NBA alerts fans of a data breach exposing personal information
The NBA (National Basketball Association) is notifying fans of a data breach after some of their personal information, “held” by a third-party newsletter service, was stolen.
The NBA is a global sports and media organization that manages five professional sports leagues, including the NBA, WNBA, Basketball Africa League, NBA G League, and NBA 2K League.
NBA programming and games are broadcasted worldwide, in over 215 countries and territories, spanning over 50 languages.
In “Notice of Cybersecurity Incident” emails sent to an unknown number of fans, NBA says its systems were not breached, and the affected fans’ credentials were not impacted in this incident. However, some fans’ personal information was stolen.
“We recently became aware that an unauthorized third party gained access to, and obtained a copy of, your name and email address, which was held by a third-party service provider that helps us communicate via email with fans who have shared this information with the NBA,” the NBA says.
“There is no indication that our systems, your username, password, or any other information you have shared with us have been impacted.”
After being informed of the incident, the NBA is working with the third-party service provider as part of an ongoing investigation and has hired the services of external cybersecurity experts to analyze the scope of the impact.
Fans warned to watch out for phishing attacks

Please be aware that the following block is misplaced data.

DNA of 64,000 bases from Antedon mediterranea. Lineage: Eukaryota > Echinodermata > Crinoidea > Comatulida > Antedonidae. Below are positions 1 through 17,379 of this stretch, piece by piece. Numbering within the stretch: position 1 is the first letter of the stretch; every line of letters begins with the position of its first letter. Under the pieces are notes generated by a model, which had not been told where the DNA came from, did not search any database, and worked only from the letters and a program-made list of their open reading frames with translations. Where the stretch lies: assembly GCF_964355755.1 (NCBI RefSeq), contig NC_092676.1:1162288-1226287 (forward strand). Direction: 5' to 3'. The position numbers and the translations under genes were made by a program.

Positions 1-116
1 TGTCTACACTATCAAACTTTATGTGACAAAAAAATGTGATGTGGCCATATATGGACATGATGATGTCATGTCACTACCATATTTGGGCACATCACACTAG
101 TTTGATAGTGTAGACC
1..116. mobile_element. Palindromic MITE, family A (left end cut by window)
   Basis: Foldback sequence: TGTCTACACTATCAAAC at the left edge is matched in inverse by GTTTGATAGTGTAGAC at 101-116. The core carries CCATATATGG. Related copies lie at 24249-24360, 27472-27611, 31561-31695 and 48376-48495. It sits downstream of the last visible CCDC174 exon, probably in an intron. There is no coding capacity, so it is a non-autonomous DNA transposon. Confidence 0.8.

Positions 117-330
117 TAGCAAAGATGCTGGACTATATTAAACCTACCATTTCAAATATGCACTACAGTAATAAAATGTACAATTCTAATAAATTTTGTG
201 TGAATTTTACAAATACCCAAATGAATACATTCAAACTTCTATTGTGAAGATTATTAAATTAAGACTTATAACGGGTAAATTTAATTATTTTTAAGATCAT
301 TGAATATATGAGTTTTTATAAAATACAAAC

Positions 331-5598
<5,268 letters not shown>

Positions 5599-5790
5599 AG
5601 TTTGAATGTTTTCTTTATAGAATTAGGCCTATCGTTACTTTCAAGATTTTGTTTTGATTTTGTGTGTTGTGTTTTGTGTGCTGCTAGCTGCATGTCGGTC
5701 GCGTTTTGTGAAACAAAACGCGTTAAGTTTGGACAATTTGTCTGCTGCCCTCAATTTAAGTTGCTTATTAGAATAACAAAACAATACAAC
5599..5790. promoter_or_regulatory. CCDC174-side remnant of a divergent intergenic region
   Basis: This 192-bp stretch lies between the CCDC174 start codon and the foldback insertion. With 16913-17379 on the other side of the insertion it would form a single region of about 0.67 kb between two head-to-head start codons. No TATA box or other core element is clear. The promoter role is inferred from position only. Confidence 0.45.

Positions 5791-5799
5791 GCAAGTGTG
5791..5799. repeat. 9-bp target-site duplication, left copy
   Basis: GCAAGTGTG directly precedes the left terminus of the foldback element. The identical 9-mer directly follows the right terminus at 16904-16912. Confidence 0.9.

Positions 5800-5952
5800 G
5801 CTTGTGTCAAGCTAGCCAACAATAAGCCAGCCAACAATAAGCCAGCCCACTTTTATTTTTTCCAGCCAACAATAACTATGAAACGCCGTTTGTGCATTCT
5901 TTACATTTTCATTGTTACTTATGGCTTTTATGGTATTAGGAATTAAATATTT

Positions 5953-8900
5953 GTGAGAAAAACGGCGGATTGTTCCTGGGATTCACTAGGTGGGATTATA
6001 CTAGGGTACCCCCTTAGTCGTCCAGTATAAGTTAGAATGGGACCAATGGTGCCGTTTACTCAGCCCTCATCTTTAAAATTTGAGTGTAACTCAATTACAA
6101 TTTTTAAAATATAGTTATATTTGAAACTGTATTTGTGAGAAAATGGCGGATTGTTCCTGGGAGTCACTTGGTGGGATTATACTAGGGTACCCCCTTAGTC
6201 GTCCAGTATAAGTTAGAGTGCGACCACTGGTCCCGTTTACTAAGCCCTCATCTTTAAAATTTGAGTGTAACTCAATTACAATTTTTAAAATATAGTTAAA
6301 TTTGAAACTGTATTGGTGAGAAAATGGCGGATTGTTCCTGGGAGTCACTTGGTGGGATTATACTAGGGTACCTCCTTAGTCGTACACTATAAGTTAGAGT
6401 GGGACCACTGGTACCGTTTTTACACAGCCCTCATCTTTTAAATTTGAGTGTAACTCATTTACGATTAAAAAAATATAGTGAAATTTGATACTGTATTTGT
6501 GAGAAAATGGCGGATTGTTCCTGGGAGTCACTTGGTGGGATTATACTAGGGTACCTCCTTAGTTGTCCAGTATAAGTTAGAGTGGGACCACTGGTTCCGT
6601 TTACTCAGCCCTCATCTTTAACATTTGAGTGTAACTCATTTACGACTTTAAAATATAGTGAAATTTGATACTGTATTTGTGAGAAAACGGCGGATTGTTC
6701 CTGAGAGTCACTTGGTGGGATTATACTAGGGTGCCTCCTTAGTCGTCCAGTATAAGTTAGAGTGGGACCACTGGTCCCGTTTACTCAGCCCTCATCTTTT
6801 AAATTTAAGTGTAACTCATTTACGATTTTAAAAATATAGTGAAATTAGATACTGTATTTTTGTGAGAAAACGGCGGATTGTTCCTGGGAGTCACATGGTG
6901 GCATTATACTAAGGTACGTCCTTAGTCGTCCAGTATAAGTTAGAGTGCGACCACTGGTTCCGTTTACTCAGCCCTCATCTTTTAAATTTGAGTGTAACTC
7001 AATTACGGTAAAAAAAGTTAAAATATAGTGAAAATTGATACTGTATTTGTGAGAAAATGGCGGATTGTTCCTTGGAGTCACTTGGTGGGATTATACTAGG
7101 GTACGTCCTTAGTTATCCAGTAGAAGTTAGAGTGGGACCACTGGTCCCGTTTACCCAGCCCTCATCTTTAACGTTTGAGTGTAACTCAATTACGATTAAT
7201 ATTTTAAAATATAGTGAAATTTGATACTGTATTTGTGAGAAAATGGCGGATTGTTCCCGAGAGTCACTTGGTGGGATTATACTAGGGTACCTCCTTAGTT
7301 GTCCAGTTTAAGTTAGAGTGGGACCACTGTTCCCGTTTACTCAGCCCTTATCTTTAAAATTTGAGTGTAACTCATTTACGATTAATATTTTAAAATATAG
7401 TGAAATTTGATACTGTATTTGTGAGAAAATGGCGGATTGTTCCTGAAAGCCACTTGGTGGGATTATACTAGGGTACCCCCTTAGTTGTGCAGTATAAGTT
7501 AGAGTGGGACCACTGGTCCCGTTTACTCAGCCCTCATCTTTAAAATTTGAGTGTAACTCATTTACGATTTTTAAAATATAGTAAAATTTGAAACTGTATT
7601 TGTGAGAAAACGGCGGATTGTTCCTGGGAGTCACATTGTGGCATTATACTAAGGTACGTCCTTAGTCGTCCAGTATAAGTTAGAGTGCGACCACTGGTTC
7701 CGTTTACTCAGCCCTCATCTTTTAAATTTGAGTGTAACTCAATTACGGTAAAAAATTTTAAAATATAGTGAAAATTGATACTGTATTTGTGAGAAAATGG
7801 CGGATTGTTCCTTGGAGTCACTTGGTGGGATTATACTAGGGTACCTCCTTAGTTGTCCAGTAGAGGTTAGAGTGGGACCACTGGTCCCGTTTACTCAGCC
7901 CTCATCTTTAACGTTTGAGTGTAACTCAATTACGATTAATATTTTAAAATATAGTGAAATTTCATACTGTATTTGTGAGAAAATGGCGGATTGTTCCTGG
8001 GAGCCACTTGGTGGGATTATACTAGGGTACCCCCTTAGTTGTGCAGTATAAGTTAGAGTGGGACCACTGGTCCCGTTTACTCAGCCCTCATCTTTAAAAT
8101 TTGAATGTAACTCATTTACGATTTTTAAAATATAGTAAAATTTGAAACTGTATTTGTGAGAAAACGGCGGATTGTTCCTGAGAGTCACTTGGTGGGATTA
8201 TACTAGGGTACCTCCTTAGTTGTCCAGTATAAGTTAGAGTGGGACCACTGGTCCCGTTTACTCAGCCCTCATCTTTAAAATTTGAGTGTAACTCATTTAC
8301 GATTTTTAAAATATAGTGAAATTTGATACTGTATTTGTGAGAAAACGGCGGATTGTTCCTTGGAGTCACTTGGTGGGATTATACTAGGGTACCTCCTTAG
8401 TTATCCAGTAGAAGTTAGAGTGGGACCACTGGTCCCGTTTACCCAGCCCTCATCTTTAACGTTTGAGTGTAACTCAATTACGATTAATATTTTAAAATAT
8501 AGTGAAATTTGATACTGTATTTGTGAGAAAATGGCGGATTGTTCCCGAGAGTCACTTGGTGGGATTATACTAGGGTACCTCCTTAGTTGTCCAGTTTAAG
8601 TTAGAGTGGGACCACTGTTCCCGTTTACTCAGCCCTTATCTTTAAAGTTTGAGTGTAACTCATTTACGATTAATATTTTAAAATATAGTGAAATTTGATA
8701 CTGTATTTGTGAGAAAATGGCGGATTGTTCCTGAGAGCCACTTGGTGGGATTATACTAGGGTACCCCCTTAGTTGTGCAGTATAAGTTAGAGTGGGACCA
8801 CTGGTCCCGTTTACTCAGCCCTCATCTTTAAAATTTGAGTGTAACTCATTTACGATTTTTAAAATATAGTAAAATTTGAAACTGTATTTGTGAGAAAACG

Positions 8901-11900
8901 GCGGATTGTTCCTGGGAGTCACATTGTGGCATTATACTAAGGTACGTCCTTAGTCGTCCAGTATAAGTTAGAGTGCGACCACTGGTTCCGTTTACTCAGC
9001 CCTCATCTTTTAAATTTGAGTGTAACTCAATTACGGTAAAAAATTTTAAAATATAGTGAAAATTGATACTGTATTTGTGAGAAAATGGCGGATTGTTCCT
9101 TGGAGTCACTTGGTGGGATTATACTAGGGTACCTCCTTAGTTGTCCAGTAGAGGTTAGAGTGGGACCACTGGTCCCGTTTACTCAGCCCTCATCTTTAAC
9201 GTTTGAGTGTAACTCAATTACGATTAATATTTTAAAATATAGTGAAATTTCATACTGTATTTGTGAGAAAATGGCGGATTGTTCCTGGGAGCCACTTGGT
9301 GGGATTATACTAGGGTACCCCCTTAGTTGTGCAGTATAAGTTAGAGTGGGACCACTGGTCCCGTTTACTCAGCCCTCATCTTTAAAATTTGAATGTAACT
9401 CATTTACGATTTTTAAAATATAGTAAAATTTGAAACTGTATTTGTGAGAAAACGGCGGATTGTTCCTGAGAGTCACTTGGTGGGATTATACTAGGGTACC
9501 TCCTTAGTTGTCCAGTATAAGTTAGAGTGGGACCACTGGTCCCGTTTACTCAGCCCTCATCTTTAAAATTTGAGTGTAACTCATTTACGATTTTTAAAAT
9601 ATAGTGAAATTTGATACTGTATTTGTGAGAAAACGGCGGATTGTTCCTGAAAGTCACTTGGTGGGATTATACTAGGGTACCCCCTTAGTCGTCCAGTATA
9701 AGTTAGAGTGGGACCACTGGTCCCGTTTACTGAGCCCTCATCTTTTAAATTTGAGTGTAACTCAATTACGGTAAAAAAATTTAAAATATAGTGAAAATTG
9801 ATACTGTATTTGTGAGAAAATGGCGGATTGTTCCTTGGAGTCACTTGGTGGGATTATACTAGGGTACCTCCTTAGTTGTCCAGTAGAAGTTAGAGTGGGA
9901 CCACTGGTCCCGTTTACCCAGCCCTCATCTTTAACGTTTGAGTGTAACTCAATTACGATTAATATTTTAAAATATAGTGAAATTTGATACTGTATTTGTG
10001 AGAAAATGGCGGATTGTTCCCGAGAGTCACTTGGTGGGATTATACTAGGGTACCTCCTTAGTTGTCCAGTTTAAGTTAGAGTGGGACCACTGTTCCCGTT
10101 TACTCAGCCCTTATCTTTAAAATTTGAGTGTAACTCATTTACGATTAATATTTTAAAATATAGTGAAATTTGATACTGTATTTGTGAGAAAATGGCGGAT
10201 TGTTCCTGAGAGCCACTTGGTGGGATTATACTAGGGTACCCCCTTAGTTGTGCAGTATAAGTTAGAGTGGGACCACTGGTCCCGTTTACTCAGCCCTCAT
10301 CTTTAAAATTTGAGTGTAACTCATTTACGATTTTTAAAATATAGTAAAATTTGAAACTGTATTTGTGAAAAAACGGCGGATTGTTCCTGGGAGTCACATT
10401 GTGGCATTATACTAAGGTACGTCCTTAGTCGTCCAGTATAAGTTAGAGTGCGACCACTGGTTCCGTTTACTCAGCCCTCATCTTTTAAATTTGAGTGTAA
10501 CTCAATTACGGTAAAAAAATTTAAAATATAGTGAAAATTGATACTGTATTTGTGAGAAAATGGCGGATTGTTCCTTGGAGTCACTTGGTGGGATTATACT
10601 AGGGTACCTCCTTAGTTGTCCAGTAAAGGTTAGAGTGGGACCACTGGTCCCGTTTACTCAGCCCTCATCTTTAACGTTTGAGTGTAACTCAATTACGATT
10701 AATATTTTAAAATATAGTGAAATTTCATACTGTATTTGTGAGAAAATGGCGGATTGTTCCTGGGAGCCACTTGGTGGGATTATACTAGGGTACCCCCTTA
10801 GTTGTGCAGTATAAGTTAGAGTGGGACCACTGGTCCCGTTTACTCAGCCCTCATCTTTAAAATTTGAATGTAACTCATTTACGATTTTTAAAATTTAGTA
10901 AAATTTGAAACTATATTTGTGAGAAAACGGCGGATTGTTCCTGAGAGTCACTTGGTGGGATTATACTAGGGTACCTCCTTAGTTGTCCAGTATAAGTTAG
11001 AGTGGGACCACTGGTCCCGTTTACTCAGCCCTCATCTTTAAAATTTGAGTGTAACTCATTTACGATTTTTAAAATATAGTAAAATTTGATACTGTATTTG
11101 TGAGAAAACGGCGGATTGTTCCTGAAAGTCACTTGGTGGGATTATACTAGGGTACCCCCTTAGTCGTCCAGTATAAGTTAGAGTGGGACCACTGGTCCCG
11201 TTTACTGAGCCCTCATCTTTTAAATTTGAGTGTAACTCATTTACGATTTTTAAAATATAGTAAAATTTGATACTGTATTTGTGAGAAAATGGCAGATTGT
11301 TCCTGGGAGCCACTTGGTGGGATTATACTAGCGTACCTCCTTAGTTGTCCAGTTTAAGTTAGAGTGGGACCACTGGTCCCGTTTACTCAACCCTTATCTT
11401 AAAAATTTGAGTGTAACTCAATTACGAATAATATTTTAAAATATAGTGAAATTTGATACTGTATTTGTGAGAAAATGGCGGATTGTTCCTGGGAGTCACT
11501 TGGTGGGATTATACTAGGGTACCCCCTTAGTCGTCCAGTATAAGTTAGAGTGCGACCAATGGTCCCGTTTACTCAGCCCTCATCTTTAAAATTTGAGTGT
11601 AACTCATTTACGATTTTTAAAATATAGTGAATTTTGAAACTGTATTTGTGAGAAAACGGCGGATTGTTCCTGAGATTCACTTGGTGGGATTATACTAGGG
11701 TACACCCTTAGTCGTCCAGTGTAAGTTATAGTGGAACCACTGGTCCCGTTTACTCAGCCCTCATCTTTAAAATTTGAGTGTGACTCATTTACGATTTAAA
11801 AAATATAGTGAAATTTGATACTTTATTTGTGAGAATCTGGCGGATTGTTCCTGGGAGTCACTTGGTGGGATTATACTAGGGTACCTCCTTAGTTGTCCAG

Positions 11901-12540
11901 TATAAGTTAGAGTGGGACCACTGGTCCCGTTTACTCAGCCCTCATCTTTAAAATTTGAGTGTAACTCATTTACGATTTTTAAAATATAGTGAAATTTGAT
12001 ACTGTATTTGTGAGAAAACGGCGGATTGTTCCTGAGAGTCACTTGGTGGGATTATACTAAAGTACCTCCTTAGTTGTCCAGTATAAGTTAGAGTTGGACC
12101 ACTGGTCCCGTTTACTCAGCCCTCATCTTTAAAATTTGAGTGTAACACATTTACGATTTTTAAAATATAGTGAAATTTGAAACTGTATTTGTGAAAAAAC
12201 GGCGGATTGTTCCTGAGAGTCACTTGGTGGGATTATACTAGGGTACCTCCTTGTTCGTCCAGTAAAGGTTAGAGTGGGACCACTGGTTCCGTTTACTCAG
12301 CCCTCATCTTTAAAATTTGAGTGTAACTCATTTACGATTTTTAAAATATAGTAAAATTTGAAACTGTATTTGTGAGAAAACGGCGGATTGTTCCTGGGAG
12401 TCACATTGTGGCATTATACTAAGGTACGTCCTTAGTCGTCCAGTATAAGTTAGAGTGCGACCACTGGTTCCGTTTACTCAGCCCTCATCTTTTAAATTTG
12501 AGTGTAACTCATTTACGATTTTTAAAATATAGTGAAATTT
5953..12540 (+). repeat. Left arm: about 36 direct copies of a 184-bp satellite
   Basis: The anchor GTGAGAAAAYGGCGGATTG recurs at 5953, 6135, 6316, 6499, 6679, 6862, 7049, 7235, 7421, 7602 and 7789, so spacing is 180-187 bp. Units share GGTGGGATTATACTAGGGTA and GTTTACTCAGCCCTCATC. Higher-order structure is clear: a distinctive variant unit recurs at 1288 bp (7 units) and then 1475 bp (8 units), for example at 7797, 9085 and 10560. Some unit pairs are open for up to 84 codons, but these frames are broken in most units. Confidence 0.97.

The NBA also warned that, due to the sensitive nature of the data involved, there is an increased likelihood that the affected individuals might be targeted in phishing attacks and various scams.
Affected fans were strongly encouraged to remain vigilant when opening suspicious emails or communications that may seem to originate from the NBA or its partners.
“Given the nature of the information, there may be heightened risk of you receiving ‘phishing’ emails from email accounts appearing to be affiliated with the NBA, or of being targeted by other so-called ‘social engineering’ attacks (where an individual seeks to trick the target into sharing confidential information or otherwise taking actions contrary to his or her own interest,” the NBA said.
The notification emails add that the NBA will never request the fans’ account information, including usernames or passwords, via email.
Affected fans are also advised to verify that received emails are sent from a legitimate “@nba.com” email address, to check that embedded links point to a trusted website, and never open email attachments they don’t expect to receive.
An NBA spokesperson was not available for comment when contacted by BleepingComputer earlier today.
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